Update: The lawsuit was amended to add De’Marchoe Carpenter, Malcolm Scott’s co-defendant in his trial, as a plaintiff.
“It is their sincere wish that not one other innocent person is ever again forced to endure prolonged imprisonment, indignity, pain and humiliation for a crime he/she did not commit,” according to the complaint lawsuit, which seeks an unspecified amount in excess of $75,000.
Scott and Carpenter were each sentenced to life in prison plus 170 years after they were convicted of first-degree murder and related charges in a shooting that killed 19-year-old Karen Summers.
Below is the original story that appeared in Tuesday's Tulsa World:
A Tulsa man who was exonerated after spending 20 years in prison for a murder he didn’t commit has filed a federal civil rights lawsuit against the city of Tulsa and two former detectives.
Malcolm Scott, who was declared innocent of a 1994 murder, filed the lawsuit “seeking justice for the unfathomable wrongs inflicted upon him,” according to his complaint, filed in Tulsa federal court.
“It is his sincere wish that not one other innocent person is ever again forced to endure prolonged imprisonment, indignity, pain and humiliation for a crime he/she did not commit,” says his lawsuit, which seeks in excess of $75,000 in damages.
Scott and De’Marchoe Carpenter were each sentenced to life in prison plus 170 years after they were convicted of first-degree murder and related charges in the fatal shooting of 19-year-old Karen Summers.
Scott and Carpenter, both 40, were freed from prison May 9, 2016, after a judge declared them “actually innocent” based on new evidence that was not presented to the jury that found them guilty in 1995.
The new evidence included sworn statements from three men who claimed to be the actual perpetrators of the drive-by shooting, as well as signed affidavits from eyewitnesses recanting their testimony at Scott and Carpenter’s trial.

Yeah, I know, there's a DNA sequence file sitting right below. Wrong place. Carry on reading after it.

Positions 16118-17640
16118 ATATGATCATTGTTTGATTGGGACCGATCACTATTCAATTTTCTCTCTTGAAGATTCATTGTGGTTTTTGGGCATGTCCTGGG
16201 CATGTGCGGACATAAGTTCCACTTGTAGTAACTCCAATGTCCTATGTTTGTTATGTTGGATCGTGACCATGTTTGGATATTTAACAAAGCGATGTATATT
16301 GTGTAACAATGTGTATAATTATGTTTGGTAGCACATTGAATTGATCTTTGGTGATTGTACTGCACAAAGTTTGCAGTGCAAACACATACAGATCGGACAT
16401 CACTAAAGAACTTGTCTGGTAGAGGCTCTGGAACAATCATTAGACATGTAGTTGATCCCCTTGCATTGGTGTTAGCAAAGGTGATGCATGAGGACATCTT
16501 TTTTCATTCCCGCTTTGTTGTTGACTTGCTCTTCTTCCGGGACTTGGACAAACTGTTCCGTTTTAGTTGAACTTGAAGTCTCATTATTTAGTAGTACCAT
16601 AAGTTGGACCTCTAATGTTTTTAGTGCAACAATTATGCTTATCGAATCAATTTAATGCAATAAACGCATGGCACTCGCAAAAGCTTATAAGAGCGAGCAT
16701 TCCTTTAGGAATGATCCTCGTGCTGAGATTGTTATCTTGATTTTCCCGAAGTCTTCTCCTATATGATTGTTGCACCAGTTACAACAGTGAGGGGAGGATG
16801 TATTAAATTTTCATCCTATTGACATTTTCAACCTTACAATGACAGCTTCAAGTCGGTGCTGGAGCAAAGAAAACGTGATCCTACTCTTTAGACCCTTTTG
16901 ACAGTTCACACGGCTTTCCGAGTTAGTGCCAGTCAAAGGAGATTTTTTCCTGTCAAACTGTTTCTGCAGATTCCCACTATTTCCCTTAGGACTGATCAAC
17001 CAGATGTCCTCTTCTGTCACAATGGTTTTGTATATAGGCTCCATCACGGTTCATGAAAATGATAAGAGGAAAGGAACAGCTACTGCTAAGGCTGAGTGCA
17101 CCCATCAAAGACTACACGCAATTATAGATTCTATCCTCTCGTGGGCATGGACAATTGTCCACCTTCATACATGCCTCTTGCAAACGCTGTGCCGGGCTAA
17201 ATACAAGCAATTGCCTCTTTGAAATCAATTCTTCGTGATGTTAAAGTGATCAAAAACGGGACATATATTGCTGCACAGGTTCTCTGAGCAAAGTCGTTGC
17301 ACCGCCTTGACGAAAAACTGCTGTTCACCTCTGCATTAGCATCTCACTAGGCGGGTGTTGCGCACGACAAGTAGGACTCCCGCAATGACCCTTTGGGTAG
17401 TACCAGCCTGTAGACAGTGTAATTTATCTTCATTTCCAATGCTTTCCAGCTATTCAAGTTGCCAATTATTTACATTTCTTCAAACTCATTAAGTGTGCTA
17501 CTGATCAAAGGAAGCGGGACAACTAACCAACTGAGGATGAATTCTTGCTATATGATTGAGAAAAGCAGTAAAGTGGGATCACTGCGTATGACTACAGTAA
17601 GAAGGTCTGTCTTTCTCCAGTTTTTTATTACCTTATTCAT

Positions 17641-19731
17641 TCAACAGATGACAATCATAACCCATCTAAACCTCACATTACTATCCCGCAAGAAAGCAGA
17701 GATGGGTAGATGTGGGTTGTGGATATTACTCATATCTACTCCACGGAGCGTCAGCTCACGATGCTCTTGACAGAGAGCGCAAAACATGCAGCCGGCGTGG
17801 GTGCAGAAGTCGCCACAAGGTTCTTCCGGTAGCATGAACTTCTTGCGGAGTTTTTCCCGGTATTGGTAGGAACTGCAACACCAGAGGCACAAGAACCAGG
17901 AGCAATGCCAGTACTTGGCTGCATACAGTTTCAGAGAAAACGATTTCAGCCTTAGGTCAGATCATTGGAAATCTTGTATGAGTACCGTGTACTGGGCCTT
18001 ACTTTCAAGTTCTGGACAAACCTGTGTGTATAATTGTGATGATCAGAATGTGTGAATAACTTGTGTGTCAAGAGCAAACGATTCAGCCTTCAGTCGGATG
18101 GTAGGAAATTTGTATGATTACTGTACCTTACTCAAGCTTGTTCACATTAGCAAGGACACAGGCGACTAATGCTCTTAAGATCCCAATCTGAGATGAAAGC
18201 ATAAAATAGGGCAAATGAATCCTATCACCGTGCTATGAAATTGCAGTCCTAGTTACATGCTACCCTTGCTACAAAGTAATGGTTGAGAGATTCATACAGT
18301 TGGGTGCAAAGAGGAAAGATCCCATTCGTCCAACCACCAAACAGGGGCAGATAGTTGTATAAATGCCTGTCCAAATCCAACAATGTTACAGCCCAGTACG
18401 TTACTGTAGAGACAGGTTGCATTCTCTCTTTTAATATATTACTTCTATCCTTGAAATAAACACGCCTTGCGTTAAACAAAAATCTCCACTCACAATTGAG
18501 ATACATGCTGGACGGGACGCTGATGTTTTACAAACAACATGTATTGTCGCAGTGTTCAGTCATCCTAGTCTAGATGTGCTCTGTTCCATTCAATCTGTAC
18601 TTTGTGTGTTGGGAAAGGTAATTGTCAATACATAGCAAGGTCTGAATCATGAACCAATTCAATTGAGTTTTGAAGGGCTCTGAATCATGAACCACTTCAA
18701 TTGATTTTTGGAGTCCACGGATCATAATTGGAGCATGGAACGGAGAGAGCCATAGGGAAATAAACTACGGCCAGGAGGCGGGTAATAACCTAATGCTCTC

Michael Wilson initially faced a murder charge along with Scott and Carpenter, but his charge was reduced to accessory after the fact after he testified against them at a pretrial hearing.
On Jan. 7, 2014, Wilson confessed in a videotaped interview with an attorney from the Oklahoma Innocence Project that he had fired the fatal shots and that Scott and Carpenter were not involved.
Wilson was executed two days later for another murder, and among his last words, he again stated that Scott and Carpenter were innocent.
The Oklahoma Innocence Project is a legal clinic at the Oklahoma City University School of Law.
Scott claims in his lawsuit that his right to a fair trial was violated by multiple instances of the suppression of exculpatory evidence by the failure to conduct basic forensic testing of physical evidence and the disregard of the overwhelming evidence pointing to Wilson as the shooter.
Scott also seeks relief for alleged violations of due process, malicious prosecution, intentional infliction of emotional distress, negligence, and civil conspiracy, among other claims.
The lawsuit claims that retired Tulsa Police Department Detectives Mike Huff and Gary Meek fabricated evidence “by coercing false inculpatory testimony from witnesses and co-defendants.”
The officers “were aware that … no true or reliable evidence implicated (Scott) in the Karen Summers homicide, and that all inculpatory evidence was coerced and fabricated,” the complaint alleges.
Scott sued the former detectives in their individual capacities. Huff, reached by telephone, declined to comment on the lawsuit. Meek could not be reached for comment.
A spokeswoman for the city of Tulsa did not immediately respond to a request for comment, but city officials typically do not comment on pending litigation.